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Every year, millions of reports of identity theft are made in the United States. Assuming each report represents a single individual, that’s a considerably low rate, but don’t let statistic lull you into a vulnerable complacency.

Whether it’s credit card fraud (the most common), bank fraud, employment fraud, or other types of fraud, identity theft is not a joke. While statistically the risk is low of being affected by any form of identity theft, the consequences can be extremely severe. Being a victim can mean have your credit score severely disrupted or destroyed, along with your finances should someone get a hold of your banking information.

While you may feel powerless to get your life back on track when it happens, there are ways of combating identity theft before it ever even happens. Read on to learn about the five most important things you can do to protect your identity.

1. Diversify Your Passwords

While it may be convenient to have a go-to password for everything that you’ll always remember, this is a weak strategy for securing your identity online. When your password is the same or extremely similar between any and all accounts belonging to you online, just one breach is all it takes to give wrongdoers ammunition to break into other accounts where the most harm will be caused.

This means you should get into the habit of using different passwords for each account, especially those with sensitive information about you. This is especially true for your email account, which can give fraudsters a lot of insight about your personal life, such as what your social media accounts are, who you bank with, which payment apps you use, and more – along with information and access that can help them sneak into these accounts.

2. Create Complex Passwords

The passwords that are the hardest to crack are those that can’t be guessed from facts about your personal life. That means stay away from birthdays, anniversaries, family names, nicknames, pets’ names, the street you grew up on, etc. If it’s a fact about you or your life, consider it off-limits for password purposes – even if it’s easier for you to remember. After all, that’s what wrongdoers on the Internet are counting on you to do.

The key here is to be unpredictable and unconventional – that also means avoiding the likes of 12345,” “qwerty” or the infamous “password” as your password. You should, however, also stay away from using real words found in the dictionary, as these can be guessed by computer programs designed to crack passwords by trying different combinations of what is known or can be assumed about someone’s password.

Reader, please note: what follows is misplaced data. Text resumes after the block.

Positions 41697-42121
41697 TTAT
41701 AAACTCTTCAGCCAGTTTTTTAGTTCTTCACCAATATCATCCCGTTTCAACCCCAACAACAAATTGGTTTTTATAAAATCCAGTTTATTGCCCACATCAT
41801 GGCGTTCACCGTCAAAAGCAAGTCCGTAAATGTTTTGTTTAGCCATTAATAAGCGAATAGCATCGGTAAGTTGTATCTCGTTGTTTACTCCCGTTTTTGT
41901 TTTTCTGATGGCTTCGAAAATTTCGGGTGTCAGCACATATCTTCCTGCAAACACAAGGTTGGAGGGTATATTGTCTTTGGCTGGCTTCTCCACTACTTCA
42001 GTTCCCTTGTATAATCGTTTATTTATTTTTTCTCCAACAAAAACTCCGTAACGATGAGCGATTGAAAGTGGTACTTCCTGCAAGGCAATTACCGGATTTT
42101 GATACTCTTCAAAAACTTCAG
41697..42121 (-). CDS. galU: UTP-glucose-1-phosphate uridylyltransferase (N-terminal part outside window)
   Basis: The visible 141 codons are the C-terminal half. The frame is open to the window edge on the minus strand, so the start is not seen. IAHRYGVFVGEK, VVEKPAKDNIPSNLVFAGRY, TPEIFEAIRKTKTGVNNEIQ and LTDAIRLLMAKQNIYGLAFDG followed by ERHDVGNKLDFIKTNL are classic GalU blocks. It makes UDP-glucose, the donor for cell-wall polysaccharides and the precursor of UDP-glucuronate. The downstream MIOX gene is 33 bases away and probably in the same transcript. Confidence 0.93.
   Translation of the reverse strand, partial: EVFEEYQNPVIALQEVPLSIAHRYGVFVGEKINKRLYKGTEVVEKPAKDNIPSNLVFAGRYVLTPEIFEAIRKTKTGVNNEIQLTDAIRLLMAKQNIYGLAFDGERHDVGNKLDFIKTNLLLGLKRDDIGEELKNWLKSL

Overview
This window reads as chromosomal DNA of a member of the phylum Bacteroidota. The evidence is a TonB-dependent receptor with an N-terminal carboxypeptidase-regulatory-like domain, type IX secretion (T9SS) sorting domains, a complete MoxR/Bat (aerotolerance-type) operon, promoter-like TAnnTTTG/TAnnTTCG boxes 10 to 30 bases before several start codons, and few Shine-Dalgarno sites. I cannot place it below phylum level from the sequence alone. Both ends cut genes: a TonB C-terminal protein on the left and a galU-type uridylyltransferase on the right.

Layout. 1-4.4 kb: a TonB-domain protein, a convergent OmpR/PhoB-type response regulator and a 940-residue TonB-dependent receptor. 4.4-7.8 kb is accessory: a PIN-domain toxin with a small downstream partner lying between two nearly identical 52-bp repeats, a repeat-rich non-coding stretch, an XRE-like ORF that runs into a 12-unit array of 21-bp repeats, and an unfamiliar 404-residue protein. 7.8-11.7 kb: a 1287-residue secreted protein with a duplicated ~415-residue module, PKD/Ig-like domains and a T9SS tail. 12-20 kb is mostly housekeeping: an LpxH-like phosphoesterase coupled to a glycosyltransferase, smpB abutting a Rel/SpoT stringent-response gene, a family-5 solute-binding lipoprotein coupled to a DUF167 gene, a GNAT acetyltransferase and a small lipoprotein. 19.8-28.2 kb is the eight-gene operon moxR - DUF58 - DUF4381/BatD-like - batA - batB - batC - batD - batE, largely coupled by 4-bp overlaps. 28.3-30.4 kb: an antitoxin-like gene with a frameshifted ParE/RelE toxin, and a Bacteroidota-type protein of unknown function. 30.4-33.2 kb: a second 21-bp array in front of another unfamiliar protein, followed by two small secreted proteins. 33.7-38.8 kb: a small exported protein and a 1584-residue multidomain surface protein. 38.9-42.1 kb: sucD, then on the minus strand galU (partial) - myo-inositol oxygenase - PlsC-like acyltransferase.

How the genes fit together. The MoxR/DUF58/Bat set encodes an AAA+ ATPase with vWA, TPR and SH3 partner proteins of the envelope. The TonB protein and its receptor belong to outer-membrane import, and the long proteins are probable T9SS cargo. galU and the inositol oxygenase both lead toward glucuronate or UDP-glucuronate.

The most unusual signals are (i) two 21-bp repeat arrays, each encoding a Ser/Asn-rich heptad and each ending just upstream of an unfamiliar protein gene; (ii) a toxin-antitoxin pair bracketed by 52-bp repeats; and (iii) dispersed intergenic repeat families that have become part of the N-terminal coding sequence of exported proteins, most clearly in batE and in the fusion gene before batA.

To create a complex password, use a series of upper- and lower-case letters, numbers, and special characters that together don’t make logical sense. Use at least eight characters, but the more you have, the harder your password will be to crack.

3. Don’t Share Your Personal Information – Ever

It goes without saying for most, but never give sensitive information out to anyone, especially if they’re contacting you by phone or email. The IRS, for example, will never call you to collect a payment, nor will it text you – and the same can be said for most credit card companies and banks.

If you doubt the validity of someone contacting you and requesting personal information, ask for their credentials, end the call, and then call the organization the caller said they were with by using a number listed on the organization’s official notice or website. By doing this, you can more safely verify whether or not a legitimate person from the organization was trying to reach you.

At the bare minimum, never reveal your Social Security Number, pin numbers associated with your bank or credit cards, or any information on your checks to someone over the phone or especially in an email.

4. Check Your Credit Report Regularly

You don’t have to wait for things to spiral out of control to do something about your stolen identity. By taking advantage of a service from a credit reporting agency that generates regular credit reports – often for free – you can stay on top your identity’s security and intervene as soon as you notice something’s wrong.

5. Purchase an Identity Theft Insurance Policy

Even the most careful of us can become victims of identity theft. Purchasing an identity theft insurance policy can help you mitigate the impact that a breach in your personal information’s security can have on your credit and financial life.

At Insurance Specialists, Inc., we can help you get a policy for $10 per month or $120 annually that can offer the following:

  • 24/7 assistance to help you with damage against your identity
  • Timely restoration by working with local authorities, government agencies, crediting agencies, and other entities that may need to know about your identity theft case
  • Fast relief to help you get back to normal as quickly as possible.

Learn more about identity theft insurance policies we can build for you by calling (888) 451-0883 or by filling out our online contact form.